Marine Biologist & Mai Tai Maker: My Life as a PWF Marine Naturalist

I can’t count the number of times a guest on our boat will come up to me, enthusiastically gushing “You have the most amazing job!” or “Wow, what an office!” It’s true — I do have a great job and the best view at PacWhale. As ECO team members, we encounter incredible marine wildlife on a daily basis, and we are doing meaningful conservation and education work. But there’s a lot more to being a Marine Naturalist than meets the eye.

For starters … who serves up crumbly apple danishes and yummy banana bread slices for breakfast? The naturalists do! Who makes sure everyone is properly caffeinated, sun-screened, and snorkeling gear-equipped? We do! Who makes sure all questions are answered and reasonable requests fulfilled so our wonderful guests can have the best day of their vacation? Why, the naturalists of course!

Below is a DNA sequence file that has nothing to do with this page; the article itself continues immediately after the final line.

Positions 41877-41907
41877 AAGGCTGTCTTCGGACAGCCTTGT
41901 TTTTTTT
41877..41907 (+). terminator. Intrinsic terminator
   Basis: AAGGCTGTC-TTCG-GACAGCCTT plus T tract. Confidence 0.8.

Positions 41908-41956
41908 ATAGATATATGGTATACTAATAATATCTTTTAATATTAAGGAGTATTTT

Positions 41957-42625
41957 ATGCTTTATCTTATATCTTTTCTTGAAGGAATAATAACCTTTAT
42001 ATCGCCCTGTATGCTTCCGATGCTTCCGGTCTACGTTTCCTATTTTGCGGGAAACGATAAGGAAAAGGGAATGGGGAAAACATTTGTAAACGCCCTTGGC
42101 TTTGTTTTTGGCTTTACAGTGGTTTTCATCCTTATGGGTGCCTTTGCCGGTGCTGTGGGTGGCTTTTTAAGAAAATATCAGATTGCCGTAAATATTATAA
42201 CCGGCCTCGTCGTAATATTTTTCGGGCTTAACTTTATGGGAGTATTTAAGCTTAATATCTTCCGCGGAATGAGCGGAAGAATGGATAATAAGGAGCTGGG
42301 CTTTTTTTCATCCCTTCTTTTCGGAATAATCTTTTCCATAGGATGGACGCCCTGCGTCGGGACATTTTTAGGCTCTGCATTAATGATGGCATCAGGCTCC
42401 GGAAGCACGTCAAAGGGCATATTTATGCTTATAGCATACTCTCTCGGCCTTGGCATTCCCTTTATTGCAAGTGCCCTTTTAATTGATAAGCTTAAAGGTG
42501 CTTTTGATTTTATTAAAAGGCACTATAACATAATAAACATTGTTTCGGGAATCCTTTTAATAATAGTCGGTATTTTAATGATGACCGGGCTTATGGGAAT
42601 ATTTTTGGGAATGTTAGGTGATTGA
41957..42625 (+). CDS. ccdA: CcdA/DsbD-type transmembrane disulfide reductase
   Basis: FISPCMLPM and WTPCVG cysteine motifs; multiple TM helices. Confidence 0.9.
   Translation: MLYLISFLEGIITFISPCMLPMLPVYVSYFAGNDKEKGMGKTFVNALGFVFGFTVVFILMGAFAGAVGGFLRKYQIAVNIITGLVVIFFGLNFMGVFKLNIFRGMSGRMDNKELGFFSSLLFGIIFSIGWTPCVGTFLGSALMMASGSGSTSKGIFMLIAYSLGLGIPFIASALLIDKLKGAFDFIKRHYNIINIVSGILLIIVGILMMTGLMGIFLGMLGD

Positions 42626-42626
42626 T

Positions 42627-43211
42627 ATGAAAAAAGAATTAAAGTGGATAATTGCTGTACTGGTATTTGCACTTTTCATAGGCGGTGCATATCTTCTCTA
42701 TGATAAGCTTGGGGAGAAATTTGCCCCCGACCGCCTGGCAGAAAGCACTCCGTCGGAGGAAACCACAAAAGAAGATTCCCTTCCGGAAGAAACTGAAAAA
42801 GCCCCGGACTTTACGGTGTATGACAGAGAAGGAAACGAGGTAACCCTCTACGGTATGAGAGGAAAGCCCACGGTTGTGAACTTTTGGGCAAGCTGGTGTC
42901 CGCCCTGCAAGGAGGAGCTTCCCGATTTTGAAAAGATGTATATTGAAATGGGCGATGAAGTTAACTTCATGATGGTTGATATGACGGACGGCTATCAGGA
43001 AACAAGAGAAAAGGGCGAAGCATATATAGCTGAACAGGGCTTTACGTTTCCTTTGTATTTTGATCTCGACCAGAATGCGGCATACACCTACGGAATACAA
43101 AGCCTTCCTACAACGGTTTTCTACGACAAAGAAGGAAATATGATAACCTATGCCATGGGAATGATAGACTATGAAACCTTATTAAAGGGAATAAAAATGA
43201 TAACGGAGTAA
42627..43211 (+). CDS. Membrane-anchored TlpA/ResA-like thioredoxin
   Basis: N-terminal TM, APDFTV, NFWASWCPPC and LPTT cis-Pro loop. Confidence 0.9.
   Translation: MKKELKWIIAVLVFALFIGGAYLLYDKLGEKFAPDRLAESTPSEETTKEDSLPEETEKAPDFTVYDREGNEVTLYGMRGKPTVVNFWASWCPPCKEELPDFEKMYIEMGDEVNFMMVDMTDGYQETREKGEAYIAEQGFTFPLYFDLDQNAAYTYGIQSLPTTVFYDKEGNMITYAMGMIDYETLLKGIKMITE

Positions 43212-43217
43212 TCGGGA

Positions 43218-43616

We wear a lot of hats out there on the water, and I’m not just talking about our cute PWF whale-tail caps. We’re lifeguards, waiters, educators, snorkel instructors, nautical knot experts, onboard researchers, whale spotters, wildlife interpreters, reef tour guides, sunscreen applicators, keiki teachers, fish experts, fundraisers, deck hands, boat scrubbers, gear washers, freedivers, boat mechanics, bilge pumpers, and ultimately — advocates of ocean love and environmental stewardship.